Together with Brussels Environment (IBGE) it was agreed to retain and revalue valuable landscape elements, such as the camellia bushes and the big magnolia tree in the inner courtyard. Camellias have since found their new location in Brussels parks: in Abbé Froidure and Tenboch (Ixelles) and at the Cinquantenaire. The replanting of the mag- nolia occurs in two stages: last winter (2014) the root branches were shortened to prepare for the transplantation next winter, no obvious challenge
3 for the city’s Parks and Gardens Department.
2. Traceability of materials
In response to the concerns of the bank to trace the recovered interiors and materials, DOCOMOMO suggested the designers collec- tive Rotor2 as a unique partner. Rotor has assisted the bank in a judicious and professional manner to carefully disassemble the interior elements, but above all to find new interesting destinations and partners so that the materials from the old building are given a second life.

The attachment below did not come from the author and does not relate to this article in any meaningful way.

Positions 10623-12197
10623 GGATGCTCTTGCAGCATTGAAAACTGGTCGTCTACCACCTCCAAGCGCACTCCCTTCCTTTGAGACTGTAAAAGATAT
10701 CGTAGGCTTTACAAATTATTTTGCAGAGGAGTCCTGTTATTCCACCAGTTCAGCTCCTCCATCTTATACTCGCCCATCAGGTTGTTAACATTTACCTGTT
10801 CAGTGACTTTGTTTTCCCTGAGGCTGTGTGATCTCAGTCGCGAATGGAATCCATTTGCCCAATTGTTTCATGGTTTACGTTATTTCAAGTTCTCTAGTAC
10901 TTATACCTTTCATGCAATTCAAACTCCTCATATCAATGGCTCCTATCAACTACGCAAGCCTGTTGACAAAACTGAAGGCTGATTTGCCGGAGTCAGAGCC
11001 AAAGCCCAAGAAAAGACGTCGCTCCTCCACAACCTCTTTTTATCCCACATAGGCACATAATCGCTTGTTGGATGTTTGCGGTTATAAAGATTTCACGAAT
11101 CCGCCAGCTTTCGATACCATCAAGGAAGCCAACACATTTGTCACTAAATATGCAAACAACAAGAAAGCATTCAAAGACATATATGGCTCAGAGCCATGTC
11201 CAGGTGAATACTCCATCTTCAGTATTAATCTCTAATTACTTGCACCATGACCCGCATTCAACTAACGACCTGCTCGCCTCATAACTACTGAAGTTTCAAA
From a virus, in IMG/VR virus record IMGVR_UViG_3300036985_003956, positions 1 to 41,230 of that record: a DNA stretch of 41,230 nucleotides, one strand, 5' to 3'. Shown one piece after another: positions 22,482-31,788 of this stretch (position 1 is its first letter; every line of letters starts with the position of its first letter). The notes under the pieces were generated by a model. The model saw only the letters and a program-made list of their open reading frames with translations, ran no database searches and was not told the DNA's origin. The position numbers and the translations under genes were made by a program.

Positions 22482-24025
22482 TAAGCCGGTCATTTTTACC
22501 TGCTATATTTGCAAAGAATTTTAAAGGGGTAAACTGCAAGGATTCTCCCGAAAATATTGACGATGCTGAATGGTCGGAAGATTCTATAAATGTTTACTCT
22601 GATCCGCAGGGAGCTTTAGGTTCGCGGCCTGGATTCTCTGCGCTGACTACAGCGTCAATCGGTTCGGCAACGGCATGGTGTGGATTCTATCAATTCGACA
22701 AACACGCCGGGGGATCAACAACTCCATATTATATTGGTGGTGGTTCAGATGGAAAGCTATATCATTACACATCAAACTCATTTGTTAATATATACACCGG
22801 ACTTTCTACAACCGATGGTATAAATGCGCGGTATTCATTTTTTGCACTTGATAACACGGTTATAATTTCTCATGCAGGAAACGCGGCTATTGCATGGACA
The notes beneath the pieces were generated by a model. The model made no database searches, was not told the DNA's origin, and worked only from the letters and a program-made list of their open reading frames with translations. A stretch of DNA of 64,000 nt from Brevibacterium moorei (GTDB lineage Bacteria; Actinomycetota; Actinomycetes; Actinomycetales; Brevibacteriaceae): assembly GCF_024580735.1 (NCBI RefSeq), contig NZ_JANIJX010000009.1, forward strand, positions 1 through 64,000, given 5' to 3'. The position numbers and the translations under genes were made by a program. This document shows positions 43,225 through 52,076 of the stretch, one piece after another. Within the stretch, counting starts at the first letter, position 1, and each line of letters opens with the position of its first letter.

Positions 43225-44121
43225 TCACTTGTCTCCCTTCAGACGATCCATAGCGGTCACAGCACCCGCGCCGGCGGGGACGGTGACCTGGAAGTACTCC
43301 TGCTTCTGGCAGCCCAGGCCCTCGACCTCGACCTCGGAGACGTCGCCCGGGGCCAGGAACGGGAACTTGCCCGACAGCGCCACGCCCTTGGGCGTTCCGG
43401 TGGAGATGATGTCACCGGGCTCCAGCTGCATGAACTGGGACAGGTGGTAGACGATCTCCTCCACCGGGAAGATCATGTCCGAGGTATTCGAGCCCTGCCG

Together with Rotor a methodology was out- lined. The potentially interesting interior ele- ments and materials were identified, measured and inventoried within different material batch- es. There is 2.000 square meters of black gran- ite; 1,650 square meters of white granite. Ceiling diffusers in 70s style cover everything together about 6000 square meters. Obviously this is far more than the bank can conserve. At first, we looked to incorporate these materials into other banking projects. After, an agreement with Rotor was made, the bank “donated” the materials in exchange for careful disassembly and the find- ing of interesting repurposing according to the agreed methodology.